Thomas P. Branigan: Autonomous regulations are needed now


The Autonomous Vehicle Safety Regulation World Congress, taking place from October 23-24, 2017, the US city of Novi, Michigan, will be the focal point for experts to consider the challenges and implications to the creation of autonomous vehicle regulations. Thomas P. Branigan, managing partner at Bowman and Brooke, will be speaking at the event and considers some of the implications around autonomous vehicle regulations.

When should federal regulations for autonomous vehicles be introduced?

I think federal safety standards from the National Highway Traffic Safety (NHTSA) Administration are needed now. Otherwise, the industry and the people of this country will face a variety of conflicting and confusing laws and rules written by various states that probably do not have the resources or expertise to regulate these safety issues.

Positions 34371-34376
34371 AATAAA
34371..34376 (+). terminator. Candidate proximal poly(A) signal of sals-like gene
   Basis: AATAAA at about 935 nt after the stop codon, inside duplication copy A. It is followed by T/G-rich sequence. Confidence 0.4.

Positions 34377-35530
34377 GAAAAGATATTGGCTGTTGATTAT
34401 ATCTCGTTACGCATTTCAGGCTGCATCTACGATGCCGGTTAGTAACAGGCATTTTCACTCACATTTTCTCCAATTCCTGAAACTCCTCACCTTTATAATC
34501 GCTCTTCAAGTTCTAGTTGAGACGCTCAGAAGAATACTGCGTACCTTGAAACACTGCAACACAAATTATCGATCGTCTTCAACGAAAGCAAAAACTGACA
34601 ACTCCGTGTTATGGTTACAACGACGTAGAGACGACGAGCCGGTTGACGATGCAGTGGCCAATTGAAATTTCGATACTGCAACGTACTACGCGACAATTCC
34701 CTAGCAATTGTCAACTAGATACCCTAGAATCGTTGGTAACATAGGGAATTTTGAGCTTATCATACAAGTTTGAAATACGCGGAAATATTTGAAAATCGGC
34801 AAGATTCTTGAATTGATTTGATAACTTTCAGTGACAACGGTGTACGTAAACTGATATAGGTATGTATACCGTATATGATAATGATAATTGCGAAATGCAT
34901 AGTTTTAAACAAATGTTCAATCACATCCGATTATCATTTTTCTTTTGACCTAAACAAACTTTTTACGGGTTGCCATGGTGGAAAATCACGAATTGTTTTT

Several companies are pursuing a design of an autonomous vehicle without a steering wheel, should testing of such vehicles on public highways be allowed in all states now?

Yes but under controlled conditions (e.g., early morning hours and late at night) that minimize the risks to other motorist that may be caused by this testing.

What is the main obstacle impeding the creation of autonomous vehicle legislation?

Resources (financial and human expertise) and direction at NHTSA is a short term obstacle. The new executive administration in Washington has yet to address those issues but I believe this administration will or already has recognized the importance of autonomous driving tech innovations to job growth and capital development in the U.S. and, thus, I see this as a short term obstacle that will be resolved.


About Author


Tom has edited Traffic Technology International magazine and the Traffic Technology Today website since he joined the company in May 2014. Prior to this he worked on some of the UK's leading consumer magazine titles including Men's Health and Glamour, beginning his career in journalism in 1997 after graduating with a law degree from the London School of Economics (LSE).

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